Mulch was founded because it met the ‘most basic needs of every gardener’. Ireland’s first drive-through, indoor green waste centre has opened in Dublin. 

“The hardest job is to make something simple,” says John McGuinness, quoting Steve Jobs. He is speaking about his new venture, a drive-through green waste centre, and explaining where the concept came from.

“It was my concept and it came about because it was needed, I needed it and didn’t see anything like it on the market, so I decided to make it.”

McGuinness, a landscape gardener by profession, came up with the idea for Mulch simply because there were no places gardeners, professional or domestic, could recycle their garden waste and buy peat free compost.

“The most basic needs of every gardener are places to get rid of their waste and places to buy compost,” explains McGuinness. “We provide a facility for environmentally-minded gardeners and landscapers to dispose of green waste and then we turn that into 100% peat free compost.”

Peat free compost

McGuinness is quite passionate about preserving Ireland’s bogs.

“Most composts from garden centres in Ireland contain large quantities of peat, despite the fact that it is an increasingly depleted natural resource,” he says. “We recycle everything we take in which allows us to produce a range of peat free products to go right back into the garden.”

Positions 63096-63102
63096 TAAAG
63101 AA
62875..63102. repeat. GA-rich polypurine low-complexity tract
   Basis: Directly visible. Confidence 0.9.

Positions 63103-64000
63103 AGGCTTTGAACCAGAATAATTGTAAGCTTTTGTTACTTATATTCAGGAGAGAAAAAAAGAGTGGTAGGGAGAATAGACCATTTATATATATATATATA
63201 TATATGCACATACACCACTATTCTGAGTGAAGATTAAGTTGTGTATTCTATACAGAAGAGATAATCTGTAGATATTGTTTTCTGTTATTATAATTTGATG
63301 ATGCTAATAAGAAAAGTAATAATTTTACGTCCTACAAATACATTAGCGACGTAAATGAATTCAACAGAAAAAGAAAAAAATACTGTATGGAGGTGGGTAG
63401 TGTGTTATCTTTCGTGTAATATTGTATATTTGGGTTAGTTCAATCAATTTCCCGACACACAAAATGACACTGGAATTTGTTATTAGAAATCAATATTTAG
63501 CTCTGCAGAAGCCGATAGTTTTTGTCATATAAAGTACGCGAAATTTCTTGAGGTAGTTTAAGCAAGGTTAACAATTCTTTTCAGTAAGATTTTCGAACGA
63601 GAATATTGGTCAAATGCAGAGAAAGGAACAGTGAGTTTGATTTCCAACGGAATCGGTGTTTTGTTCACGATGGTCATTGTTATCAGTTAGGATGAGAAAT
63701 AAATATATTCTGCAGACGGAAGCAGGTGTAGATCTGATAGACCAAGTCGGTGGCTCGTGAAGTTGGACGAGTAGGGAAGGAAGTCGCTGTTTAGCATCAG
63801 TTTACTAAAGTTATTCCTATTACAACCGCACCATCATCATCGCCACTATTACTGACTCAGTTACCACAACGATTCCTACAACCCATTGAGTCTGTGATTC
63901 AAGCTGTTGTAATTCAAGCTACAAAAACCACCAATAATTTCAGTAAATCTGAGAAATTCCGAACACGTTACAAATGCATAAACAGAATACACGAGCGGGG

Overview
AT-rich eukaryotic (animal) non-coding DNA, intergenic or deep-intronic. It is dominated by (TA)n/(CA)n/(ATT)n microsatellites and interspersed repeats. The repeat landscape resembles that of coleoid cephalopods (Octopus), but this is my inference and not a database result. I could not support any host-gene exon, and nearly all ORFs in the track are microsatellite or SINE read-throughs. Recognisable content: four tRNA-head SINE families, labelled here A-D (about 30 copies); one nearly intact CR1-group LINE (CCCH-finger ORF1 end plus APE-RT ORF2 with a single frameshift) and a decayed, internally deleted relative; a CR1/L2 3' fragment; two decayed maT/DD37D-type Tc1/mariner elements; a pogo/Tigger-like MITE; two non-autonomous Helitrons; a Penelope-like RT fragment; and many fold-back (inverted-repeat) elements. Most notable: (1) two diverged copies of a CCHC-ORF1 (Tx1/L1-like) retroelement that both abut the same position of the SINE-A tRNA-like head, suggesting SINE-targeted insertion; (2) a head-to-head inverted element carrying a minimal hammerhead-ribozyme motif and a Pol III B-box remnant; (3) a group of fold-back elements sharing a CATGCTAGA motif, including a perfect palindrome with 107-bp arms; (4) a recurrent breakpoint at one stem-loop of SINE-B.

The new Mulch drive-through is a 12,000 sq. ft. facility that McGuinness lightheartedly describes as “a McDonald’s drive-through for gardeners of all shapes and sizes”.

The facility is open to all vehicle types and trailers and to both domestic and commercial landscapers. It’s a unique service and McGuinness and his business partner Aengus Benson have plans to expand, first to South Dublin and then to the other major urban areas on the island, including Belfast.

“We have ambitions and we’re perfecting our model. We will consider franchising but we want to control the key sites as we expand.”

Looking ahead

McGuinness and Benson started the business in 2011 with their own cash and a small loan from the Dublin City Enterprise Board.

“People say I should have applied for this grant or this funding but to be honest I just didn’t have the time,” he says about his start-up phase. “I always look ahead in business and spending a lot of time and energy chasing funding that may never arise feels to me like standing still or looking back.”

And what advice would he give to people starting out in business?

“It’s not that difficult, don’t be afraid. If you have a good idea and a good plan and you run your own race, you will succeed. Keep focused on what you do, not on what anyone else is doing.”

Did he learn anything surprising as he embarked on his business journey? “I’m just disappointed that the country isn’t more proactive when it comes to supporting and encouraging green businesses. We still had an enormous amount of red tape to cut through. It’s a pity because what we are doing is a good thing. We’re not depleting our peat bogs; we’re recycling waste and we’re selling environmentally-friendly products, including kiln-dried Ash hardwood and renewable eCoal,” he says. 

“There is a need for a business like ours and there’s a growing consumer demand for our services. Our ambition now is to expand and change the way people think about green waste and compost, especially when it comes to peat compost.”

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